(source: Nature)

Wanting Mammaries
Just when we thought Hwang Woo-Sukked the life out of stem cell research, researchers flashed their breasts. Yeah, you read that correctly: Scientists have successfully used stem cells to grow replacement breasts on mice. Two different teams showed that a single stem cell, injected into mammary fat pad, can grow into a breast in five weeks—the normal breast-growth time in a mouse. According to researchers, the technology may, someday, be useful for women who’ve had mastectomies, allowing them to regrow their own fully-functional breasts (they noted that the mice’s breasts were able to produce milk). The scientists did not discuss potential cosmetic applications of the research, but most of Los Angeles probably will.
(source: the Guardian)


Your Cheating Heart: New research shows that a woman may be genetically inclined to cheat while she’s ovulating, but only if her usual mate isn’t as sexy as other men. While women are at peak fertility, they are most attracted to men other than their primary partner and more likely to fantasize about these other men. The exception, said one scientist, is women whose parters are extremely sexually attractive. The researchers surely had an extremely scientific measure of which men qualified as extremely attractive.
(source: ABC News)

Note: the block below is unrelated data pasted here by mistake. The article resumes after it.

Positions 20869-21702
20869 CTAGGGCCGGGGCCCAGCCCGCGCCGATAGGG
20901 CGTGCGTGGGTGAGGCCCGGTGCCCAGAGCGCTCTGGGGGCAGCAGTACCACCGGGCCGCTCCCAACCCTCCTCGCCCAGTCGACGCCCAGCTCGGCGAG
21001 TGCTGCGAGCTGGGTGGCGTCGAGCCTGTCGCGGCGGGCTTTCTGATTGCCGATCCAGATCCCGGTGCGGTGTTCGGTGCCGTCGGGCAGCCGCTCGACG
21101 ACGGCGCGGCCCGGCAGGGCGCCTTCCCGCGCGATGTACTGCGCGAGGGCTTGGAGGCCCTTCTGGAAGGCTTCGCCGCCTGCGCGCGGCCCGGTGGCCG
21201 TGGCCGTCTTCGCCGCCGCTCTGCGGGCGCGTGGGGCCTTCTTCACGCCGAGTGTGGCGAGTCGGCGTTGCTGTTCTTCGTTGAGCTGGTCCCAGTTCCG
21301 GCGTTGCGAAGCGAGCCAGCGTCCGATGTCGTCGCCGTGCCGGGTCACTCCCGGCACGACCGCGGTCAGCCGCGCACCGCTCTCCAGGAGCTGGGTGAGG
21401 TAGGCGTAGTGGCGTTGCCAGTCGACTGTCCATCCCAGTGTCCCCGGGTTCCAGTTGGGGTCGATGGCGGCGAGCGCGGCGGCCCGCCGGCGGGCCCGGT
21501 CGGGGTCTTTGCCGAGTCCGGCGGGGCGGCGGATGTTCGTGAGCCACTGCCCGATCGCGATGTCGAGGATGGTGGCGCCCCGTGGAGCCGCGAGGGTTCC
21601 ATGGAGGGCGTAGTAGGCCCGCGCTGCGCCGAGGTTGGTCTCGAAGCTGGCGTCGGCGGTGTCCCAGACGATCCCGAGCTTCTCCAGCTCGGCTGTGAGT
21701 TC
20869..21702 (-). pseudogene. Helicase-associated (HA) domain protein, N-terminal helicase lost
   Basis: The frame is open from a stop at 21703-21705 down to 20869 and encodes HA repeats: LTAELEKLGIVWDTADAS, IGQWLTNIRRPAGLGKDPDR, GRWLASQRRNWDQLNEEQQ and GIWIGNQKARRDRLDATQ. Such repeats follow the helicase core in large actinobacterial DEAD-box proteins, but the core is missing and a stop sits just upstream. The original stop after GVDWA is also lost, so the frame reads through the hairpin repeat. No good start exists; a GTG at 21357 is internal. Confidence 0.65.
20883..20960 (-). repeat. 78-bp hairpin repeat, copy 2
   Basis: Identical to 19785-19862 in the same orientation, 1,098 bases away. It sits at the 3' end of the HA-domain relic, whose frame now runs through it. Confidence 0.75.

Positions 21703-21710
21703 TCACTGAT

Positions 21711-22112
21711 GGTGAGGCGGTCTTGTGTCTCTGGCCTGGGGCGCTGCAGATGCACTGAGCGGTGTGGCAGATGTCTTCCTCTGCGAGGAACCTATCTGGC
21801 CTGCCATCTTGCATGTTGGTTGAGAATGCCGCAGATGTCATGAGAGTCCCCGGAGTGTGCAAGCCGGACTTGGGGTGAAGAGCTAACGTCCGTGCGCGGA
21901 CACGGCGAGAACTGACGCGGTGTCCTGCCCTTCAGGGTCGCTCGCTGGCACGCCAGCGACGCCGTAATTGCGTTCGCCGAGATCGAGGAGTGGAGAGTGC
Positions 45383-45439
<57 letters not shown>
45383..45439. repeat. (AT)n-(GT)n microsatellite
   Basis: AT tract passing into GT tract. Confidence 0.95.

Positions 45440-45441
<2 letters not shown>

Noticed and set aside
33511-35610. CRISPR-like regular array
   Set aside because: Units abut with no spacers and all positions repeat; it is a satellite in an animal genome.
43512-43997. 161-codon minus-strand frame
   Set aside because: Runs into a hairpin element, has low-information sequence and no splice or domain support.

Don’t Bring It On: Researchers have found that cheerleading is a significant source of injury to teenage girls. Between 1990 and 2002, an estimated 209,000 children were treated in US hospital emergency rooms for cheerleading-related injuries. The number of injuries increased by 110% over the 13 years; the researchers attribute the increase to the emergence of gymnastic cheerleading over more traditional styles.
(source: Columbus Children’s Hospital)

Optimal Prime: The 9.1 million-digit prime number discovered in mid-December has been confirmed as a true Mersenne prime. This special class of prime numbers consists of those of the form 2x-1, where x is another prime number. The find falls just short of the 10 million digits needed to claim the Great Internet Mersenne Prime Search’s $100,000 prize.
(source: the Guardian)

Wailing Whale from…Wales?: Whales sound different depending on where they’re from, new research shows. Some species sing in a variety dialects depending on their location, using different combinations of pulses, tones and pitches. The researchers don’t know whether the different styles of communication stem from genetic variation or other factors.
(source: LiveScience)

Testing Testes At Home: British scientists have developed the world’s first over-the-counter fertility test for men. In under an hour, you too can find out whether your sperm have what it takes to fertilize an egg, all from the comfort of your home. The device puts sperm through the grueling test of penetrating a cervix-like barrier and then counts how many made it past the obstacle.
(source: BBC News)

Woman Weds Dolphin: Sharon Tendler, a 41-year-old British woman, has gotten hitched…to a dolphin. No, she’s not just going on an underwater adventure tour: Ms. Tendler has not-even-close-to-legally wed her beloved, a 35-year-old bottlenosed dolphin named Cindy, in the southern Israeli port of Eilat.

“It’s not a perverted thing. I do love this dolphin. He’s the love of my life,” Tendler told the press.

That’s up for debate, my dear.
(source: the Melbourne Age)

Originally published January 9, 2006